She told you to shut up. Yep! And you know, sometimes we need to shut up. Actually nobody cares as much as you do about your story. It’s not that interesting to anybody else.

That moment was as important on your path as the Twelve Step program? Oh, yes. It turned my life around. I was sober, living a very comfortable life, and I was depressed as hell. I remember thinking, “If this is sobriety, I’m going back to drinking, because this is not fun. This is not the life I had imagined being sober was about.” Sure, I had the material gifts, but I was so unhappy. I hadn’t yet found the spiritual component you hear about in the Twelve Step programs. Yes, I knew all about Higher Power and didn’t question the concept, but it just wasn’t enough for me. When I started to meditate, things started to become clearer for me, and I was listening to someone who was speaking to me in a language that I could understand. I was listening to me with a fresh understanding of life. We could call it acceptance. It was real to-the-gut: “Sit down, shut up, stop with the story, and just take a breath. You’re addicted to the story. Start to unravel all that.” And that’s when I think that I really began to get sober, really sober.

You were five years sober before finding Zen. Did Alcoholics Anonymous work? I vacillate back and forth over this question. Did AA work, or did I walk into the right place at the right time and hear the right words? I went to my first AA meeting in a church on Park Avenue, with all these women in fancy coats and business guys from Wall Street, and here’s me from my world, which was very different from that. And the minute I walked into the room, I’m thinking, “What am I doing here? This is not me.” But someone was telling their story, and I thought, “Wow. Actually, you know what? This is me—the same story, just dressed up differently.” So for a while I kept going back, as they say, to more meetings. So did AA help me? On one level absolutely: it kept me out of the bars and gave me a direction, but at a certain point I was like, “I can’t hear any more of these stories.”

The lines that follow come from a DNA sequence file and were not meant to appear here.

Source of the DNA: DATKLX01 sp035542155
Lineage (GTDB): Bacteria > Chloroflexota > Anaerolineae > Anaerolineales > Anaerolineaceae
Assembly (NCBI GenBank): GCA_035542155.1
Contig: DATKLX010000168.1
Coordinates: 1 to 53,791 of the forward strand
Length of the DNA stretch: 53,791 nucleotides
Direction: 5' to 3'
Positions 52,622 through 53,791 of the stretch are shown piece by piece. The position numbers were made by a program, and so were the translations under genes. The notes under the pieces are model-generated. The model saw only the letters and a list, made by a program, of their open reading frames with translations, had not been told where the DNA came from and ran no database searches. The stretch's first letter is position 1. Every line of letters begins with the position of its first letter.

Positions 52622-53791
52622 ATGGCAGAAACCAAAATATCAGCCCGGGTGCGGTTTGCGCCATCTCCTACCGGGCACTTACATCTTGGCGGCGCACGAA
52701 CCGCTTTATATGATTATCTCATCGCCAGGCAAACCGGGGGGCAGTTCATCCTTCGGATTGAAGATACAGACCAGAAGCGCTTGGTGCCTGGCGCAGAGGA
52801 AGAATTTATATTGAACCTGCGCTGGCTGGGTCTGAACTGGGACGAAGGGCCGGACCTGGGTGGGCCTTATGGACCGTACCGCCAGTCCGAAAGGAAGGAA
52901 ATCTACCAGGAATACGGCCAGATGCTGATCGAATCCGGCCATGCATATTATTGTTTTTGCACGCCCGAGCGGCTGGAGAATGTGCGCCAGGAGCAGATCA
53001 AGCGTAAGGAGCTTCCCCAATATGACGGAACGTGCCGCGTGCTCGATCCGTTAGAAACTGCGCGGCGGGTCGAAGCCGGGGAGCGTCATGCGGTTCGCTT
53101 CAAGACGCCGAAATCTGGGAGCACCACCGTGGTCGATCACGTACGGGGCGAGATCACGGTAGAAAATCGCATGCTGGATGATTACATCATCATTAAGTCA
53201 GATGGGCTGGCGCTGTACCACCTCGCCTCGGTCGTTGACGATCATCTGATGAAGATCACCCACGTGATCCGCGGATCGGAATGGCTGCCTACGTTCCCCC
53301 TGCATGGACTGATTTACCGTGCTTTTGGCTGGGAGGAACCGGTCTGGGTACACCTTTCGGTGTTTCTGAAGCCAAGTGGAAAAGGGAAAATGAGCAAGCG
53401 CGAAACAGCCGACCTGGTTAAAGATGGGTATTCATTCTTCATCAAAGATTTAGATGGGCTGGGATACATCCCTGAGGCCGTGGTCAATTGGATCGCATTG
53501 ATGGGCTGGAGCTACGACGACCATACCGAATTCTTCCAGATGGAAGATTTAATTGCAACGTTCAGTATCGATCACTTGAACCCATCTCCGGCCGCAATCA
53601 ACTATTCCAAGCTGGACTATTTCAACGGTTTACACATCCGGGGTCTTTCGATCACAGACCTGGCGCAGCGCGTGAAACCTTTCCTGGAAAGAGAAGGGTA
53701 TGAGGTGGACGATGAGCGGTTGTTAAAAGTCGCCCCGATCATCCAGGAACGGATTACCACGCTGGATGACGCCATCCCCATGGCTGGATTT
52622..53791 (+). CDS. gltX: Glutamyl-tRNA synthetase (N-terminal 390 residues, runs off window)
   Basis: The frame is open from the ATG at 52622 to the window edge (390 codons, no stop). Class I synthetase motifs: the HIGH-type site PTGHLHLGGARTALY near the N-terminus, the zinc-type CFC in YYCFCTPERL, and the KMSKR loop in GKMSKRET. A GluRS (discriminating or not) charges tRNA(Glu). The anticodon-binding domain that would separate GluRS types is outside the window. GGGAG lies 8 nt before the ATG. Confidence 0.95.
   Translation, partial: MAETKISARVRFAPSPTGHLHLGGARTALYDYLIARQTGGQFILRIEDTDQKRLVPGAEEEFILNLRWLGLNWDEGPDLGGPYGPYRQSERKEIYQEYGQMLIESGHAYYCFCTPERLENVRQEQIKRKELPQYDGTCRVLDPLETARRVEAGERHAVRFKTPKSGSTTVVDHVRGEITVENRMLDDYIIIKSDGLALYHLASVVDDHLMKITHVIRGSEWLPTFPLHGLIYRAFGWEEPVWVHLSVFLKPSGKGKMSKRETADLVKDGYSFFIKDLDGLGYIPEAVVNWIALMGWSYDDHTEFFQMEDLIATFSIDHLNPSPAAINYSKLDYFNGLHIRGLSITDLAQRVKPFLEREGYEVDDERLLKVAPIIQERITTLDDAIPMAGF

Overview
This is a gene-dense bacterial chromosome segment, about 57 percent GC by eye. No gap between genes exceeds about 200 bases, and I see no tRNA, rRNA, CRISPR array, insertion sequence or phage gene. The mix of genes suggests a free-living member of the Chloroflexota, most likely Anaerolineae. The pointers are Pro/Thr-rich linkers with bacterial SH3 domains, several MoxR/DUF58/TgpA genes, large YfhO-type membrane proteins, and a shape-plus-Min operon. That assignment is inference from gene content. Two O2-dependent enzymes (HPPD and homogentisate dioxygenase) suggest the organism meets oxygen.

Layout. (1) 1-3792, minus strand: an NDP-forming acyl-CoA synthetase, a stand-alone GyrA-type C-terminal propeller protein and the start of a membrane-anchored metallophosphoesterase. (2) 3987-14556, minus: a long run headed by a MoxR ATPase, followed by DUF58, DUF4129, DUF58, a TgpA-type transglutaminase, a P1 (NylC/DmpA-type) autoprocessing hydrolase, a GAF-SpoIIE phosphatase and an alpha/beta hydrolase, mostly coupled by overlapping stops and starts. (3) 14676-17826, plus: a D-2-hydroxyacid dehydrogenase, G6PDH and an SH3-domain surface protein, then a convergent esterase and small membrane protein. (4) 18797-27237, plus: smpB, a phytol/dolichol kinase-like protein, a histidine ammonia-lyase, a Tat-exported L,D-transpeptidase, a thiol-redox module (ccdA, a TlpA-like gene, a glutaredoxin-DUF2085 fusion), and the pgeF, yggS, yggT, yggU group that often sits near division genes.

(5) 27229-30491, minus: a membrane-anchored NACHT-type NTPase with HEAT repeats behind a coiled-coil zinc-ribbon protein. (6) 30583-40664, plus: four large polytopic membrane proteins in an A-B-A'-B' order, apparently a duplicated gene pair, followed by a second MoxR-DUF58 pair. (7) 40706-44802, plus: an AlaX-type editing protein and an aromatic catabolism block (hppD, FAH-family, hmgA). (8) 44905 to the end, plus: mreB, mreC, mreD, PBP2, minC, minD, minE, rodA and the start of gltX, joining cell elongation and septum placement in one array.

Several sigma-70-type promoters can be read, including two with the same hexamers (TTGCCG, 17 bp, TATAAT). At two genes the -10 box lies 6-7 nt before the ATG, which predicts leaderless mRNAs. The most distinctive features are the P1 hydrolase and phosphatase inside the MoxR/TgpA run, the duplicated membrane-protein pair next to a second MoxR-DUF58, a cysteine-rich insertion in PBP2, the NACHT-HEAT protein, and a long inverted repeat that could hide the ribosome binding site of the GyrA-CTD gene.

When you talk about Zen practice and the Twelve Steps, it makes me think about self-power versus other-power in dealing with addiction. Can we say that Zen emphasizes self-power and that you believe that you have to deal with your addictions yourself? I would hate to come across as saying that I could’ve done this without any help from AA and the other programs. For sure, in the first years of sobriety what kept me coming to the meetings was the friends I made—the other comrades in the battle, if you like—who were also fighting their own addictions. We had this beautiful group of addicts together in recovery, and that’s what kept me in the rooms. It was not so much what I was hearing from the Big Book [Alcoholics Anonymous, the Twelve Step sourcebook]—in fact, I hated Big Book meetings—but what I was hearing from other travelers on the road, all their war stories.

Could I have done it by myself? No. The rooms definitely got me to a certain point. But as I said, at five years sober I still did not feel that I was alive in the world.

Just Shut UpSo maybe the other-power doesn’t have to be God, but it’s there. Perhaps that’s where the sangha comes in. The power for me is definitely not God. God played no part in it. Perhaps one day I will change my mind about that but a lot more healing has to take place. For me the power was the Buddha, the Dharma, and the Sangha, the community. My community was in the zendo. When I moved back to Manhattan in 1998 I was fortunate enough to meet my current teacher, Enkyo Roshi. She has had her own experience of addiction, so it was an easy fit. I could bring my questions about practice as a recovering addict to interview.

If “addiction” is a catchall, as you say, should we employ different techniques when trying to work with our various addictions? Or is there a common approach that we can use, whether we’re addicted to, say, alcohol or compulsive eating or thinking or going to the gym? I think it’s in realizing that we always have a choice. Even when we’re at the height of our addictions, most of us might think, “I have no choice, so this is all I can do.” I think we always have a choice. My path was that I chose to do more cocaine. I chose to do more drugs. I chose to behave in ways that were not skillful. I chose to put myself into dangerous places, knowing all the time that I didn’t have to do that.